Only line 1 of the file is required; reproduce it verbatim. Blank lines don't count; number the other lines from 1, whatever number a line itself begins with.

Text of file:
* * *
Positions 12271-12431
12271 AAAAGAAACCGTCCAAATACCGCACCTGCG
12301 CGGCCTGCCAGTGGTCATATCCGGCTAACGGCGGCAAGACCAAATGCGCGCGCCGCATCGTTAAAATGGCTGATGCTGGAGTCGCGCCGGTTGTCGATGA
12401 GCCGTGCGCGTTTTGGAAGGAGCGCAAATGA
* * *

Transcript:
Positions 12271-12431